Removing caulk: Tips for easier removal for Atlanta DIYers

Many Atlanta residents are looking to optimize their household energy efficiency to help lower utility...

Many Atlanta residents are looking to optimize their household energy efficiency to help lower utility bills. Regardless of the season, it is best to fill in any gaps, cracks and/or holes inside the house that are leaking air to and from the outside. Sometimes, you have to remove worn, discolored or molded/mildewed caulking before properly filling these voids with fresh caulk. The process of removing caulk is often tedious; however, there are different solutions for the various kinds of caulk.

Caulking types

Caulking is a filler material used to repair, seal and prevent moisture and damage. There are many kinds of interior/exterior caulk used for different purposes. Three of the most common interior types of caulk are as follows:

  • Acrylic latex caulk: This type of caulk comes in different colors and is primarily used to fill in small gaps in wood trim, molding and baseboard. This is for wood, plaster, drywall and masonry
  • Silicone caulk: Silicone caulk is moisture and mold/mildew resistant, so it is ideal for tubs and showers and other moisture-exposed areas. This cannot be painted and comes in a variety of colors. It is for non-porous surfaces only such as ceramic, glass and metal.
  • Siliconized acrylic latex: This is a multi-purpose caulk because of its composition and adheres to almost any surface, including brick, ceramic, vinyl, aluminum, plaster, drywall, concrete, wood, glass and metal. The silicone ingredient gives it a degree of moisture resistance good for use in places throughout the home.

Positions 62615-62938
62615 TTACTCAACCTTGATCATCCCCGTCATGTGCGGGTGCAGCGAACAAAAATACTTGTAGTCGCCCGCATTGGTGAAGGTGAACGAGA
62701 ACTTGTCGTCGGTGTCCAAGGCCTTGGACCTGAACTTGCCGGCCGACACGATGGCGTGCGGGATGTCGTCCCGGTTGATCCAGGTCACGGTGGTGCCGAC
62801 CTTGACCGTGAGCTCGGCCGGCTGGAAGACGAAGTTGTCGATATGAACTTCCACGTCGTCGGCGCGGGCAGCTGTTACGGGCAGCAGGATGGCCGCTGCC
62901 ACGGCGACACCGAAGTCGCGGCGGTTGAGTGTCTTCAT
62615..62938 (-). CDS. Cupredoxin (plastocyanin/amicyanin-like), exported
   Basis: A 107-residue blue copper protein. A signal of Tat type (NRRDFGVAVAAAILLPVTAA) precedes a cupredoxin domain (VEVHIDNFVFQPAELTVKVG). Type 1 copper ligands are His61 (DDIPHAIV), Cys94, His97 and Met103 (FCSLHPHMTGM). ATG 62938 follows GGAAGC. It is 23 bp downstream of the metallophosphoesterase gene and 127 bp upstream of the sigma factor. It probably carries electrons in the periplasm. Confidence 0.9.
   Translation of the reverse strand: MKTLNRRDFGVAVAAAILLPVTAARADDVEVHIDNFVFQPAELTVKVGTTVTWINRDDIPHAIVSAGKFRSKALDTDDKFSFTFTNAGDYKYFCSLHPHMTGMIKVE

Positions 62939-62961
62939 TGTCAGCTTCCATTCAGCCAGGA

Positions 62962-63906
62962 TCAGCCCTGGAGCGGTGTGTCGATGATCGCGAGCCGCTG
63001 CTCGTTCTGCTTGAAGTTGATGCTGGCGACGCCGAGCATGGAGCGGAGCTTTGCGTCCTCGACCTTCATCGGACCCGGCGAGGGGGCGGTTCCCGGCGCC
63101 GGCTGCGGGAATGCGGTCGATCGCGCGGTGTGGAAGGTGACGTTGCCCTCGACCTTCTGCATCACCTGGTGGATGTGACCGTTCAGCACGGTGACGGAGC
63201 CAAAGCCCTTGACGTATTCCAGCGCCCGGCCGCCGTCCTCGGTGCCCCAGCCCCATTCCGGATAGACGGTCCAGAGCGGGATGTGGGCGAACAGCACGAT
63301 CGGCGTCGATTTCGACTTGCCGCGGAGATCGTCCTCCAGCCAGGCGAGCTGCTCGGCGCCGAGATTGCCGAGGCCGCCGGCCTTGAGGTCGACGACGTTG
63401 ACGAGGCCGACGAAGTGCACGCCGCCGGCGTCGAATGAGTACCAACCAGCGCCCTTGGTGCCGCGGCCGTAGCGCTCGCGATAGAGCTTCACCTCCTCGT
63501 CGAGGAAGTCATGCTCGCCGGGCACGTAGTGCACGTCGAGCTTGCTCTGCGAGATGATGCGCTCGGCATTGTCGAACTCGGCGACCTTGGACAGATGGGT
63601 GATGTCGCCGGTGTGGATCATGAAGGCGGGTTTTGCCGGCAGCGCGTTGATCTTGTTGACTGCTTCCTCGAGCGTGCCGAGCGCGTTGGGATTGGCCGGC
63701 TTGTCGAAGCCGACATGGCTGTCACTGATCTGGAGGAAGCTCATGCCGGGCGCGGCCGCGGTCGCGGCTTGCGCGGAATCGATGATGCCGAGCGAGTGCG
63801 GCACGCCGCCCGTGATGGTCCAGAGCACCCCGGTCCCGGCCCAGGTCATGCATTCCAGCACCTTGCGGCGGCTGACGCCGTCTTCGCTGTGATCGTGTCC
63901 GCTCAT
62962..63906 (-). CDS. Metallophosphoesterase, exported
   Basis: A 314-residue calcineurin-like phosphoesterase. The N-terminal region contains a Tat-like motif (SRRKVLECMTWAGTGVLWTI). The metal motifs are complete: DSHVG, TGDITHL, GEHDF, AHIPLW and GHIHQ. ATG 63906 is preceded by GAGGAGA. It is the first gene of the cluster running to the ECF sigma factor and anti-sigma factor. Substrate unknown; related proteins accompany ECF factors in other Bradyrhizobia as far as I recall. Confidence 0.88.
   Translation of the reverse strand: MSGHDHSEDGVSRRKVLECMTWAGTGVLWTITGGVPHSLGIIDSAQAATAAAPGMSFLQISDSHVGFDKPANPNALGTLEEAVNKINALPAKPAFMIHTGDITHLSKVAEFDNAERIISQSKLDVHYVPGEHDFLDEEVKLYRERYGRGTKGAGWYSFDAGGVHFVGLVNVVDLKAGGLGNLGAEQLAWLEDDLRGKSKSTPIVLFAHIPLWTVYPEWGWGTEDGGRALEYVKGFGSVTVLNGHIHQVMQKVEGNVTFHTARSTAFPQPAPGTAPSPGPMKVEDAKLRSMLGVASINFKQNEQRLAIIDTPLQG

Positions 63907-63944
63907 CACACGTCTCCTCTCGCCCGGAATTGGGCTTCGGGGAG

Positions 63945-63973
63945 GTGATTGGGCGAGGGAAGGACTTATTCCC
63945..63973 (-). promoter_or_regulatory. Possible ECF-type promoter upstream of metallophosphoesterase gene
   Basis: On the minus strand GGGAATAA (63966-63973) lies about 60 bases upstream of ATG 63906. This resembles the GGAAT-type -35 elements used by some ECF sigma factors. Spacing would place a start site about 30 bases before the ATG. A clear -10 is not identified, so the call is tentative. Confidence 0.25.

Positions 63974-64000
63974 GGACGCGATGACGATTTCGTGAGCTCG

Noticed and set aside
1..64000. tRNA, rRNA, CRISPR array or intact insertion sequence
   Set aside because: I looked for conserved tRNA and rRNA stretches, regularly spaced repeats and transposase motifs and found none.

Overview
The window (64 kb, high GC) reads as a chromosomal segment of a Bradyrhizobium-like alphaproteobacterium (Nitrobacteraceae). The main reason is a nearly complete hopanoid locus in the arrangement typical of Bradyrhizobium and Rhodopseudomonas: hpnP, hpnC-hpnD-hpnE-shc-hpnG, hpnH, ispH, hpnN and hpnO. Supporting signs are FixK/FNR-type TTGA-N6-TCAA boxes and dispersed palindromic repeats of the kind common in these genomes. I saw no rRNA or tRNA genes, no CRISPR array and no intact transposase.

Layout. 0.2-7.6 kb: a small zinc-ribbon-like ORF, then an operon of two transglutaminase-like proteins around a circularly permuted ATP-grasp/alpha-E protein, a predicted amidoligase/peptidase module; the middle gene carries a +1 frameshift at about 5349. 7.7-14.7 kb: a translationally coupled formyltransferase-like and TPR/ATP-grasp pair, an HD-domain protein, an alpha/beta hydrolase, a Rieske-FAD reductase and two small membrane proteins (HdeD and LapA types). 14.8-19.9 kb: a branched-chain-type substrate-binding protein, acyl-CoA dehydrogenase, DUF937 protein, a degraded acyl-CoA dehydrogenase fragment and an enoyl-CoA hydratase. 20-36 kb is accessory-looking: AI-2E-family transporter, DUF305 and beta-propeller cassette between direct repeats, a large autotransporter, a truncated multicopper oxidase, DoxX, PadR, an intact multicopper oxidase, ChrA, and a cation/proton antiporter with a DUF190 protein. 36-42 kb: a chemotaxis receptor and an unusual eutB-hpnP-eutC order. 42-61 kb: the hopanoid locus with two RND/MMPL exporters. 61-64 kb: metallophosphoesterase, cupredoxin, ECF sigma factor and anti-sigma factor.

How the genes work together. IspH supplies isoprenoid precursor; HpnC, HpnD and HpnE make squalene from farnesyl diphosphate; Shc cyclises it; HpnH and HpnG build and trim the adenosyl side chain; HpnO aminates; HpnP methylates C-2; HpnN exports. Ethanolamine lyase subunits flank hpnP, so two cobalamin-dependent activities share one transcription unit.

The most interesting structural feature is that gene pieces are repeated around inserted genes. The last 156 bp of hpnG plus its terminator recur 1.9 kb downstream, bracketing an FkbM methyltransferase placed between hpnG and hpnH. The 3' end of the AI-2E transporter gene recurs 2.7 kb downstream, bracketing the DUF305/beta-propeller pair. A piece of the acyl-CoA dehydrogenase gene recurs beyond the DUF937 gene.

Removing caulk

Different kinds of caulk require different removal strategies. The following are two methods.

Acrylic latex caulk removal / Siliconized acrylic latex removal:

  1. Place a wet cloth on the caulking and allow it to soak for 30 minutes.
  2. Use a scraper and/or a sharp-edged cutting tool, working its edge underneath a corner of the caulk.
  3. Slowly attempt to remove the caulk, taking care not to damage the other surfaces. If you're having trouble, use a caulk remover. Caulk remover softens the caulk, making it easier to remove. It's best to soak the caulk using the directions provided on the remover.
  4. After scraping off as much caulk as possible, apply isopropyl alcohol to any remaining. Avoid the other surfaces to prevent damage, and allow the caulk to absorb the alcohol. Then use a mesh pot scrubber or sponge and warm, soapy water to scrub off any residual caulk.

Silicone caulk removal:

  1. Use a sharp cutting tool to scrape and shave off as much caulk as possible.
  2. Use needle-nose pliers or tweezers to help remove hard-to-reach caulk.
  3. Residue will be difficult to remove and may involve the use of different tactics. Some suggestions to help loosen stubborn caulk include WD-40, oven clean/water mixture, chemical powdered/water mixture, acetone, mineral spirits, Mr. Clean magic erasers and caulk removers. Whenever applying a chemical to clean up, use a cotton swab for application, keeping it only on the caulk to prevent damage the other surfaces.

Browse Kudzu for other tips and guides or to find a professional painter in Atlanta.

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